It’s a good opportunity to remind readers that while this blog, and some other parts of the website, are and will remain open access, much of the really useful and informative content on requires a subscription. Most of the world’s major companies and IP-specialist firms already subscribe, so why not join them? Remember that a subscription gives you not only the paper magazine in the post each month but also access 24/7 to the latest news, analysis and data on the website, the archive of articles going back to 1999 and the newly launched iPhone/iPad app so you can keep reading about IP on the go. What are you waiting for?

more from across site and ros bottom lb

More from across our site

Morgan Lewis snags Duane Morris patent team; Purdue University drops smartphone suit against Google; Meta faces $175m bill over voice comms patents; Vans wants ‘Old Skool’ parody off market; SG wants SCOTUS review on TM extraterritoriality; Netflix drops Bridgerton musical case
Managing IP has partnered with IP leaders from across the Asia-Pacific region to analyse recent court cases and analyse incoming regulations in India, Korea, and Japan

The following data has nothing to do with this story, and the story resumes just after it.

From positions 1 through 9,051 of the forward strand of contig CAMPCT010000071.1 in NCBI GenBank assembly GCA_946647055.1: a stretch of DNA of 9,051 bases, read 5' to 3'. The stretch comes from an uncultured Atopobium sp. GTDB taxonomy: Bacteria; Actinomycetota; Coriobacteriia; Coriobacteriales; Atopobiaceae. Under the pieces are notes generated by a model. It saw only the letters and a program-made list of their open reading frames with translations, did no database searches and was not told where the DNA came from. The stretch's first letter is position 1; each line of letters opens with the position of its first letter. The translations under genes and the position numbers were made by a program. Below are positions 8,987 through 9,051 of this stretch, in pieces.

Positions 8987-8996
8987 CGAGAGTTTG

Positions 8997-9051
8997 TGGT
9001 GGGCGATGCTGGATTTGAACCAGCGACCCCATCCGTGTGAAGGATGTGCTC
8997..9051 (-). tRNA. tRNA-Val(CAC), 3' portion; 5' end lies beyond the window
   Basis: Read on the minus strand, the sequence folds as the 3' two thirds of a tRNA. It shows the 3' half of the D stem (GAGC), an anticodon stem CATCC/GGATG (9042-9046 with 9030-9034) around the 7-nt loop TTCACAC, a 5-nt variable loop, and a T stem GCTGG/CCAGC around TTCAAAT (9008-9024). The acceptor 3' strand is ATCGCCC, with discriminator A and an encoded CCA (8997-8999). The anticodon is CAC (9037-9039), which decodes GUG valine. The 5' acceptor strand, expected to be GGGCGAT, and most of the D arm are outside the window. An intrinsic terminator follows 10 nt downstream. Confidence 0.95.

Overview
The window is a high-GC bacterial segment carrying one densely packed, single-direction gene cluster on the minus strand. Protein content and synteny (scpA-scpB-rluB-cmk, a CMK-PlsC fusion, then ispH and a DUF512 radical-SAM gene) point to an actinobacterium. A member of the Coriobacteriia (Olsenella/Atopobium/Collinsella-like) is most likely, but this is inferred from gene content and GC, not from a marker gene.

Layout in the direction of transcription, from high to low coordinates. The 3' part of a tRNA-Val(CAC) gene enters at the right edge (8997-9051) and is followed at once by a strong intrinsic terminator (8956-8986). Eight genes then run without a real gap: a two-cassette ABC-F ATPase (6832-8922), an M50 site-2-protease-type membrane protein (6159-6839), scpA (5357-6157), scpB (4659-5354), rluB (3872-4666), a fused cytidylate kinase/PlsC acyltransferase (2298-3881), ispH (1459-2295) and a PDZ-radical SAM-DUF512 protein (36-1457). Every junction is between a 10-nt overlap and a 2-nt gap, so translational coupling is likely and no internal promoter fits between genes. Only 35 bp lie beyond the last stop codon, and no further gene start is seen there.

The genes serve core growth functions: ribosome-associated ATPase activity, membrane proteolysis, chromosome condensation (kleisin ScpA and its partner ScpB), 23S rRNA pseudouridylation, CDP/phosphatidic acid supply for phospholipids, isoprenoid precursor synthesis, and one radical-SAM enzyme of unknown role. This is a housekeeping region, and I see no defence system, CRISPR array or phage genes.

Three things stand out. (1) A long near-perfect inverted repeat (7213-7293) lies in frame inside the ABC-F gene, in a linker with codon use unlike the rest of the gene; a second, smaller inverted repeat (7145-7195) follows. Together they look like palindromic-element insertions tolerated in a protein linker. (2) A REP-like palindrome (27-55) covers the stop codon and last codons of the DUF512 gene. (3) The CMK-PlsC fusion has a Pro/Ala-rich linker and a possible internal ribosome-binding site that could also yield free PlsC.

Simon Malynicz tells Managing IP why he went back to Hogarth Chambers from Three New Square
Sources at five litigation funders explain how they identify new IP business and how counsel can help
Lawyers at Pinsent Masons explore strategic opportunities at the UPC for patentees and potential defendants
The claim, filed at the England and Wales High Court, follows lawsuits launched by Moderna in the US and Germany
Litigation funders set out what they look for in cases and how external lawyers can get their attention
The NIST director and register of copyrights were added as co-vice chairs of the Council for Inclusive Innovation, among others
Unnat Pandit, the newly appointed head of the Indian IP office, is working on bridging communication gaps and using tech to resolve administrative holdups
Erso Capital said the decision to create a pool specifically for patent litigation was based on rising demand in the tech and life sciences sectors